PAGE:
Google agreed to pay two of its top executives $135million in severance packages after they were both accused of sexual misconduct, a new lawsuit has claimed.
Amit Singhal was offered $45million by Alphabet, Google’s parent firm, after he was accused of groping a colleague at a ‘boozy off-site event’ with the company.
Details of the exit package were revealed as part of a shareholder lawsuit against the company, one that followed a published report of payouts Google made to executives accused of sexual misconduct.
Previously redacted portions of the lawsuit were made available Monday, including quotes from Alphabet board committee meetings.
They come just months after thousands of Google employees staged a global walk-out after it was revealed Android creator Andy Rubin received a $90million severance package after a woman accused him of forcing her into oral sex.
Google agreed to pay executives Andy Rubin (left) and Amit Singhal (right) $135million in severance packages after they were both accused of sexual misconduct
Google investigated the accusation against Singhal and found it to be credible.
Yet the former senior vice president was not fired, but instead allowed to resign.
Singhal claimed that he was stepping down from the company in February 2016 to focus on his family and philanthropy.
He even wrote a blog post in which he promised to spend the next 15 years giving back to ‘people who are less fortunate’.
Singhal only ended up receiving $15million from Alphabet because he joined Uber, according to the Wall Street Journal.
He was forced to resign as the app’s SVP of engineering after just five weeks when the company discovered he failed to disclose the sexual misconduct allegation.
Singhal (pictured in 2013) was offered $45million by Alphabet, Google’s parent firm, after he was accused of groping a colleague at a ‘boozy off-site event’ with the company
The unsealed court filing revealed that on top of his $90million severance package, Rubin also received $150million in stock options.
Rubin left Google in 2014 to create Playground Global, an incubator for hardware startups.
But following his exit, the sexual misconduct claim was reported to Google’s human resources department and an investigation was opened. Eventually, Google officials found the woman’s claim to be credible.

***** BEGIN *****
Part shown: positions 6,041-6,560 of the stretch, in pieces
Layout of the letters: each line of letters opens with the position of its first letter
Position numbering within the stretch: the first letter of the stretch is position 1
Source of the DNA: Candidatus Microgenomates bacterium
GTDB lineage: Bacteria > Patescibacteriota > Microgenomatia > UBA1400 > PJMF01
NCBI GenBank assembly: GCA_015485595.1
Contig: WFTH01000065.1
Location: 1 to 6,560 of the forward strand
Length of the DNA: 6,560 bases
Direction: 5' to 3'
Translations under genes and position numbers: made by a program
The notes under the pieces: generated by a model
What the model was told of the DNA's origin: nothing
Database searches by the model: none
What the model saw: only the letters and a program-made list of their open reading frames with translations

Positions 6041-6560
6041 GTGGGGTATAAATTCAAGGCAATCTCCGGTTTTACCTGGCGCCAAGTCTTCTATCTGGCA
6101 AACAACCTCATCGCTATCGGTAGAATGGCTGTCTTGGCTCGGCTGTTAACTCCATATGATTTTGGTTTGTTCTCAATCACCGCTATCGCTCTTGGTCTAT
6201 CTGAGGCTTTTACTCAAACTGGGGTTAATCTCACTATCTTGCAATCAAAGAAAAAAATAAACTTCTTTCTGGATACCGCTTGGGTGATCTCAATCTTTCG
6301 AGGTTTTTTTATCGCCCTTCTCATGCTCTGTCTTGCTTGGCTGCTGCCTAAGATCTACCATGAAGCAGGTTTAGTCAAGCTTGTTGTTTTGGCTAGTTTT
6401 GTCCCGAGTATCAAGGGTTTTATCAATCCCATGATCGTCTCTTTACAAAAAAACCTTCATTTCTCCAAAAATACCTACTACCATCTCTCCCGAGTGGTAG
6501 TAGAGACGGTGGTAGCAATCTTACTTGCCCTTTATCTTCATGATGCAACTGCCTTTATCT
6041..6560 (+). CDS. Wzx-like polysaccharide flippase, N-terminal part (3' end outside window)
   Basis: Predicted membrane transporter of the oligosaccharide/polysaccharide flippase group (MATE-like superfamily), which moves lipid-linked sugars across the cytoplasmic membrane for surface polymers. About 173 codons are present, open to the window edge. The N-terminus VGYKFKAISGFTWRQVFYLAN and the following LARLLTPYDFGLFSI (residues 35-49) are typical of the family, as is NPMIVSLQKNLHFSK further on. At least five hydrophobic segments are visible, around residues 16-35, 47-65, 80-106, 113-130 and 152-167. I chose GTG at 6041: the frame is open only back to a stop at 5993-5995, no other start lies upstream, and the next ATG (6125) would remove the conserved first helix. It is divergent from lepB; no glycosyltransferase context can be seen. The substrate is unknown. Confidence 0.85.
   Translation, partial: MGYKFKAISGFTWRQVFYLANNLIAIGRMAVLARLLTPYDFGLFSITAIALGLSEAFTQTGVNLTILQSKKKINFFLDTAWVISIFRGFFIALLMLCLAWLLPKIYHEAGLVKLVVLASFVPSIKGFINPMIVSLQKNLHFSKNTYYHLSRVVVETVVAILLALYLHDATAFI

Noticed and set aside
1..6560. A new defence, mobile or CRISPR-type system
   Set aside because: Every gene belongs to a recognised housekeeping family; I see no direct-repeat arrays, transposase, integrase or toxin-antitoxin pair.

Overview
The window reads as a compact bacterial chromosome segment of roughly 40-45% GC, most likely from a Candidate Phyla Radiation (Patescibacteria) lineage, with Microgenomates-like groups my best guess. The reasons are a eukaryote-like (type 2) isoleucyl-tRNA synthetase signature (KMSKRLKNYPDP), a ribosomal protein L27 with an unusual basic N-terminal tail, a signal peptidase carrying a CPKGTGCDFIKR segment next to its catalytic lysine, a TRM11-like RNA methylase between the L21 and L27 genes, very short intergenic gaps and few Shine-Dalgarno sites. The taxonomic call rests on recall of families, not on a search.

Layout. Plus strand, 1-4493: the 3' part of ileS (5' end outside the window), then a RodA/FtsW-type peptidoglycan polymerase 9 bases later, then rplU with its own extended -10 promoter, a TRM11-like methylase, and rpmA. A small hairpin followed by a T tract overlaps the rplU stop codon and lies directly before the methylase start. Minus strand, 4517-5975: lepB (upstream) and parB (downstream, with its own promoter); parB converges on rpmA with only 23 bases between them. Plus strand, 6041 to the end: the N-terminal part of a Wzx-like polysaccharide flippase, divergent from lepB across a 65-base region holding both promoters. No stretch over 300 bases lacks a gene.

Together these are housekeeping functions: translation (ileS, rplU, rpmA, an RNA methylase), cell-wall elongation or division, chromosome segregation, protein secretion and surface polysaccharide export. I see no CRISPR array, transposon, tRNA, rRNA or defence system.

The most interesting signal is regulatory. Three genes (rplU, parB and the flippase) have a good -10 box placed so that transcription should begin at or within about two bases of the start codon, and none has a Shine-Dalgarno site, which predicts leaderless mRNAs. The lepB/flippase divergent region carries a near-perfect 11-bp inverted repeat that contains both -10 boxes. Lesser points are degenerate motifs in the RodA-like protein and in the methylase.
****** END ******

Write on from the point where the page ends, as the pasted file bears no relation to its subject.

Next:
Rubin was later asked to resign by Google’s co-founder Larry Page.
The unsealed court filing revealed that on top of his $90million severance package, Rubin (pictured in 2011) also received $150million in stock options
Despite the credible claim, Rubin was reportedly paid the $90million exit package in the form of monthly payments ranging from $1.25million to $2.5million over the course of four years.
Page also initially authorized the $150million in equity compensation without approval from Alphabet’s board.
The board then gave Page a ‘rubber stamp’ approval for it eight days after allowing the payout, according to Bloomberg.
Louise Renne, a lawyer for the plaintiffs in the case, said the company’s own internal investigations showed there was ‘misconduct and harassment’.
‘Nonetheless, rather than just being terminated, they were terminated with hefty reimbursement and gifts,’ she added.
The lawsuit is claiming that Google ‘schemed to cover up persistent sexual harassment and discrimination’ within the company.
Thousands of Google employees in offices across the globe participated in a mass walkout in November after details of Rubin’s severance package were revealed. Pictured are employees protesting at the company’s Mountain View headquarters
It targets the board of Alphabet, charging that its members had a duty to protect the company and its shareholders from risk and reputation damage. Instead, it says, the board agreed to pay off and otherwise support male executives facing misconduct charges – opening the company to reputational and financial damage by doing so.
Co-founder Sergey Brin, venture capitalist John Doerr, investor Ram Shriram and Alphabet Chief Legal Officer David Drummond are among those named in the complaint.
Google said in a statement on Monday that there are ‘serious consequences’ for sexual misconduct at the company.
‘In recent years, we’ve made many changes to our workplace and taken an increasingly hard line on inappropriate conduct by people in positions of authority,’ a statement read.
Thousands of Google employees in offices from Los Angeles and New York to Dublin and London participated in a mass walkout in November after details of Rubin’s severance package were revealed by the New York Times in October.
Rubin denied the allegations that same month, claiming they were part of a ‘smear campaign to disparage me during a divorce and custody battle’.